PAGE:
Document Type


Date of Degree

Spring 2014

Degree Name

PhD (Doctor of Philosophy)

Degree In

Art History

First Advisor

Brenda Longfellow


This dissertation expands upon previous analyses of the social functions of Pompeian domestic architecture by articulating the essential role of the peristyle garden in communicating the status of the homeowner while structuring the interactions of residents and visitors with the art and architecture both of the peristyle itself and with the house as a whole. Peristyles provided light, air, and circulation space for the home, but their aesthetic function was just as significant; embellished with painting, sculpture, fountains, and plants, peristyles were important centers of display. Although typically the largest and most lavishly decorated architectural space in a Pompeian house, the peristyle is often treated summarily in studies of Pompeian domestic architecture. This study fills a lacuna in scholarship, examining the architecture of peristyles in conjunction with the paintings, sculptural ensembles, and other features that adorned them. This synthetic approach to the material remains allows for an examination of peristyles as lived spaces rather than as collections of disparate decorative elements.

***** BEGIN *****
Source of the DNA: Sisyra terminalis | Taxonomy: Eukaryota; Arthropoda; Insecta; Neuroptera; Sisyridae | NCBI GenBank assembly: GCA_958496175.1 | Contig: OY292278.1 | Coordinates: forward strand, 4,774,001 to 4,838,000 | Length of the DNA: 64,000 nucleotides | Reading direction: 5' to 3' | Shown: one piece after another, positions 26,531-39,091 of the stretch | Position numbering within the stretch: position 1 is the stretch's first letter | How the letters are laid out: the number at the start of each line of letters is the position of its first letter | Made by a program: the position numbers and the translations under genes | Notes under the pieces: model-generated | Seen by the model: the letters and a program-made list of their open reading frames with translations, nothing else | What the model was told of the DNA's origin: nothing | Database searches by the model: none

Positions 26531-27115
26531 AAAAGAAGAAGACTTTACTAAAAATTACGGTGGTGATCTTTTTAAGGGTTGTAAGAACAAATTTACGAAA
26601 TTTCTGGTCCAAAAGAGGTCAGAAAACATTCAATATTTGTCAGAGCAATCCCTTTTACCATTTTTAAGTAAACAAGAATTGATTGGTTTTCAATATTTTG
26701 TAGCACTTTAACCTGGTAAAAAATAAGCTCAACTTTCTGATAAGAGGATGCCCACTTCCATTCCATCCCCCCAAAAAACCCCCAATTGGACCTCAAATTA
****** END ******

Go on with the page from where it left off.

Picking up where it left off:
The dissertation is divided into four chapters, each focusing on a specific problem related to the design and function of peristyles. The first chapter presents the characteristic architectural and decorative features of true, or fully colonnaded, peristyles in Pompeian houses. The second chapter consists of two case studies of true peristyles that demonstrate the role and function of the true peristyle within the Pompeian house. These case studies articulate the function of the peristyle relating to issues of status, access, and display in the House of the Vettii (VI.15.I) and the House of the Lovers (I.10.11). The third chapter addresses the architectural and decorative features of truncated peristyles, or those that are not fully colonnaded. This chapter also addresses differences in size, architecture, and decoration between true and truncated peristyles. The fourth chapter uses the truncated peristyles of the House of Marcus Lucretius (IX.3.5) and House of the Vettii (VI.15.1) as case studies to assess the various roles of truncated peristyles within the domestic setting. Together, these chapters bring about a more complete understanding of the social and aesthetic function of Pompeian residences and how domestic art and architecture shaped the experience of the viewer, enhanced the prestige of the owner, and affirmed social hierarchy.


domus, garden, peristyle, Pompeii, Roman house


xxv, 394 pages


Includes bibliographical references (pages 375-394).


Copyright © 2014 Summer Rae Trentin